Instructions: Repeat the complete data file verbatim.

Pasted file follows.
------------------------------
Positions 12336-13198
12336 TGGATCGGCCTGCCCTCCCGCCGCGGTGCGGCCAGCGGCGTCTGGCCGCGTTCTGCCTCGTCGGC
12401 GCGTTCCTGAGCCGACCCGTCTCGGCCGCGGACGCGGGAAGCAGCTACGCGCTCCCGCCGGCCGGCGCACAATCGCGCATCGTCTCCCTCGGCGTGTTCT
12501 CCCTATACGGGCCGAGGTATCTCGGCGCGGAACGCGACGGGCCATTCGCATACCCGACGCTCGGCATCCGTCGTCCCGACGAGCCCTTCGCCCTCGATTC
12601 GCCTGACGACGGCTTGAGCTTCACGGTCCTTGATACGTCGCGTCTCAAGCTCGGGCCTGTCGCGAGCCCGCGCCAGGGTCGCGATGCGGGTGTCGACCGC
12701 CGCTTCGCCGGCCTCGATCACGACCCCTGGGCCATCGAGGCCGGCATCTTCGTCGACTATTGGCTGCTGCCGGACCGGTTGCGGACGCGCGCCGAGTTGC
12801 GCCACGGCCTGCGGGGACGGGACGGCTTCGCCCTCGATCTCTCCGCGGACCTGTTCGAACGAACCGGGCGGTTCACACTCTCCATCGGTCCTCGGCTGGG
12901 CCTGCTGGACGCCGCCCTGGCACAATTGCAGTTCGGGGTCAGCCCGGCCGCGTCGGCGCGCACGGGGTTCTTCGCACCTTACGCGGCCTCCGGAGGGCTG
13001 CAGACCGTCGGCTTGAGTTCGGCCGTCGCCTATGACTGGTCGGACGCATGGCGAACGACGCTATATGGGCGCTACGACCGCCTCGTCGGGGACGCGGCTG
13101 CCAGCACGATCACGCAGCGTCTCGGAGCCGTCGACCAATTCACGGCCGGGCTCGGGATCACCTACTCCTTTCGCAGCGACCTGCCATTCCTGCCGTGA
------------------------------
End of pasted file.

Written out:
Positions 12336-13198
12336 TGGATCGGCCTGCCCTCCCGCCGCGGTGCGGCCAGCGGCGTCTGGCCGCGTTCTGCCTCGTCGGC
12401 GCGTTCCTGAGCCGACCCGTCTCGGCCGCGGACGCGGGAAGCAGCTACGCGCTCCCGCCGGCCGGCGCACAATCGCGCATCGTCTCCCTCGGCGTGTTCT
12501 CCCTATACGGGCCGAGGTATCTCGGCGCGGAACGCGACGGGCCATTCGCATACCCGACGCTCGGCATCCGTCGTCCCGACGAGCCCTTCGCCCTCGATTC
12601 GCCTGACGACGGCTTGAGCTTCACGGTCCTTGATACGTCGCGTCTCAAGCTCGGGCCTGTCGCGAGCCCGCGCCAGGGTCGCGATGCGGGTGTCGACCGC
12701 CGCTTCGCCGGCCTCGATCACGACCCCTGGGCCATCGAGGCCGGCATCTTCGTCGACTATTGGCTGCTGCCGGACCGGTTGCGGACGCGCGCCGAGTTGC
12801 GCCACGGCCTGCGGGGACGGGACGGCTTCGCCCTCGATCTCTCCGCGGACCTGTTCGAACGAACCGGGCGGTTCACACTCTCCATCGGTCCTCGGCTGGG
12901 CCTGCTGGACGCCGCCCTGGCACAATTGCAGTTCGGGGTCAGCCCGGCCGCGTCGGCGCGCACGGGGTTCTTCGCACCTTACGCGGCCTCCGGAGGGCTG
13001 CAGACCGTCGGCTTGAGTTCGGCCGTCGCCTATGACTGGTCGGACGCATGGCGAACGACGCTATATGGGCGCTACGACCGCCTCGTCGGGGACGCGGCTG
13101 CCAGCACGATCACGCAGCGTCTCGGAGCCGTCGACCAATTCACGGCCGGGCTCGGGATCACCTACTCCTTTCGCAGCGACCTGCCATTCCTGCCGTGA